5 March 2003 Cryogenic cooling system for restoring IR science on the Hubble Space Telescope
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Abstract
This paper presents a description of the Hubble Space Telescope (HST) Near Infrared Camera and Multi Object Spectrometer (NICMOS) Cooling System (NCS), the cutting edge technology involved, a comparison of predicted versus on-orbit thermal performance, as well as possible future space applications. The NCS hardware consists of the NICMOS Cryogenic Cooler (NCC), an Electronics Support Module (ESM), a Capillary Pumped Loop (CPL)/Radiator assembly, and associated interface harnessing. The NCC is a state-of-the-art reverse Turbo-Brayton cycle mechanical cooler employing micro turbo machinery, driven by advanced power conversion electronics, operating at speeds up to 450,000 revolutions per minute to remove heat from the NICMOS instrument. The ESM provides command, control, and power distribution to the NCS, as well as providing the primary interface to the existing HST electronics. A two-phase CPL system removes heat from the NCC and transfers it to the radiator mounted externally on the HST aft shroud. The system was installed during Servicing Mission 3B via extravehicular activities in March 2002. The NCS revived the NICMOS instrument, which experienced a reduced operational lifetime due to an internal thermal short in its dewar structure, and restored HST scientific infrared capability to operational status.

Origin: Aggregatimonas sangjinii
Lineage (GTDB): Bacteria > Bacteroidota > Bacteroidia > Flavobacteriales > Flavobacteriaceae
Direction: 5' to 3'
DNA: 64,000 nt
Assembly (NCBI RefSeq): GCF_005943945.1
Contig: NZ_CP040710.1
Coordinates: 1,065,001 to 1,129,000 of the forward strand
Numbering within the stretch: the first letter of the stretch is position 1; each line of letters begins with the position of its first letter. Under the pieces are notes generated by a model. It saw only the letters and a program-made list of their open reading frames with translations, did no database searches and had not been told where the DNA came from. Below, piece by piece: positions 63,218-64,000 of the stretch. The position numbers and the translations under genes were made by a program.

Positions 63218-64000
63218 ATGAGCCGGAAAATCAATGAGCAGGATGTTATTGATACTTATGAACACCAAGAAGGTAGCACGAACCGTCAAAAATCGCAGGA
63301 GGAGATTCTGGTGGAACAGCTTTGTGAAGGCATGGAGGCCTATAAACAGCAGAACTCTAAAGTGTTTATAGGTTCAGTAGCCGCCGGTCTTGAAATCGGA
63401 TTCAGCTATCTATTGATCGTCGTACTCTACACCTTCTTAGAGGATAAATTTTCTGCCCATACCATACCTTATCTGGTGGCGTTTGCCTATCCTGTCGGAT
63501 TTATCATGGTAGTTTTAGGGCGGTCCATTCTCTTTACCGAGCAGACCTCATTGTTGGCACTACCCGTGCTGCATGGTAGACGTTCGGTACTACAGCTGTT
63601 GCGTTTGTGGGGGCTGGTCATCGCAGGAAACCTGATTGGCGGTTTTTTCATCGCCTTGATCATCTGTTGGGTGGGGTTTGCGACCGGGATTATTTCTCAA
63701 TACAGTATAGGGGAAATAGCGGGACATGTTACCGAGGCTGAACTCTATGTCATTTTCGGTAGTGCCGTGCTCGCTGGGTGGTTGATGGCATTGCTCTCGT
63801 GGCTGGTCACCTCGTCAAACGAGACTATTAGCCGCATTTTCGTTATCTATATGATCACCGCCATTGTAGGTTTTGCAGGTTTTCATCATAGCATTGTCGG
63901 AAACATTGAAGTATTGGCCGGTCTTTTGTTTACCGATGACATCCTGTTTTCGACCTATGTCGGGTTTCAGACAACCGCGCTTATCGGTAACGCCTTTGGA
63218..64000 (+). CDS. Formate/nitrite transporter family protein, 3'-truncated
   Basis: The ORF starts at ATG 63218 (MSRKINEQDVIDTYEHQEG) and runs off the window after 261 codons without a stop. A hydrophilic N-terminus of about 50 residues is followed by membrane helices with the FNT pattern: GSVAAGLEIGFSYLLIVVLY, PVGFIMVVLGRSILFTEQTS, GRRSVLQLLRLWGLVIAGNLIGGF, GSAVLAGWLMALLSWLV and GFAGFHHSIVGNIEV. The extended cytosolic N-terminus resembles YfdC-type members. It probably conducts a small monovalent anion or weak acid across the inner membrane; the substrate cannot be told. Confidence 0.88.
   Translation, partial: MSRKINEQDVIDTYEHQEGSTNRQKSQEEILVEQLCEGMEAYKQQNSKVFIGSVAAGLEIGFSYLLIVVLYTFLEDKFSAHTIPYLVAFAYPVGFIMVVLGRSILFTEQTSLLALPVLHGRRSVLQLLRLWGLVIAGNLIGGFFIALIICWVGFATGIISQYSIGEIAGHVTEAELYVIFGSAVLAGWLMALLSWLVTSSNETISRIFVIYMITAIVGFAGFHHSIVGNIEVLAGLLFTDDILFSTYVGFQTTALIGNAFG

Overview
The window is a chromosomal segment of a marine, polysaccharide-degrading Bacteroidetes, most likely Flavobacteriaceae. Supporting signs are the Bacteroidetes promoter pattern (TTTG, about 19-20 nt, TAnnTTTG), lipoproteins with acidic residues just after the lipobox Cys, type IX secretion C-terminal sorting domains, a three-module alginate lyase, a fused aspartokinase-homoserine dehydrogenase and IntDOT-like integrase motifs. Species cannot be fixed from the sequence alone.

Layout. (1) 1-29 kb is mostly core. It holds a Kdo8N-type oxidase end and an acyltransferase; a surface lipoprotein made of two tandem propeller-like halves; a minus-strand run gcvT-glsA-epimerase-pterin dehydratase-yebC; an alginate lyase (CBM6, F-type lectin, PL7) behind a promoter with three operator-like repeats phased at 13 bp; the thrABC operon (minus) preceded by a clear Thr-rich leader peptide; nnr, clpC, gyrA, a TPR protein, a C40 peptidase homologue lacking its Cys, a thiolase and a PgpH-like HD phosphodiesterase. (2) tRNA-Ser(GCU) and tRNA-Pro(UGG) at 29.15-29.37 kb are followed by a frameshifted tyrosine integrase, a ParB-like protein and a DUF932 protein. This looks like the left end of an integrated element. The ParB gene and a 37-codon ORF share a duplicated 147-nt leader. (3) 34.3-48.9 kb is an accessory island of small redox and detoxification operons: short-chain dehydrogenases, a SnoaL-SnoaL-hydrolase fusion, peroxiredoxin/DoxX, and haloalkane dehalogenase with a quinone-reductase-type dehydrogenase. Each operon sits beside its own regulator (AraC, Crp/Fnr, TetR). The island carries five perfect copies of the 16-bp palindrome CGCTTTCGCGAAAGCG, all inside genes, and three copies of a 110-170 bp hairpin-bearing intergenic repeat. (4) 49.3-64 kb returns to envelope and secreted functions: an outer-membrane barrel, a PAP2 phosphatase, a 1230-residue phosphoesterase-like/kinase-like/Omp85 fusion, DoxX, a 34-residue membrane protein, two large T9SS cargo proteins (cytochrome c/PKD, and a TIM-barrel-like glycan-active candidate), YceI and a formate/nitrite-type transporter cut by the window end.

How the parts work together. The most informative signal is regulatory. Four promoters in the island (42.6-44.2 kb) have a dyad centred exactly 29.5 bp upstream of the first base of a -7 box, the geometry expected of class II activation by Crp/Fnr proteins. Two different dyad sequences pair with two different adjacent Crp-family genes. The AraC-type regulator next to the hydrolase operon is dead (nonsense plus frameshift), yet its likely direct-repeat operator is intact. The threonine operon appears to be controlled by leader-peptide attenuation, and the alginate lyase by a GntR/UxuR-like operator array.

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Nicholas M. Jedrich, Nicholas M. Jedrich, Teri Gregory, Teri Gregory, Darrell F. Zimbelman, Darrell F. Zimbelman, Edward S. Cheng, Edward S. Cheng, Larry Petro, Larry Petro, Christine Cottingham, Christine Cottingham, Matthew M. Buchko, Matthew M. Buchko, Marc Kaylor, Marc Kaylor, Francis X. Dolan, Francis X. Dolan, } "Cryogenic cooling system for restoring IR science on the Hubble Space Telescope", Proc. SPIE 4850, IR Space Telescopes and Instruments, (5 March 2003); doi: 10.1117/12.461805; https://doi.org/10.1117/12.461805
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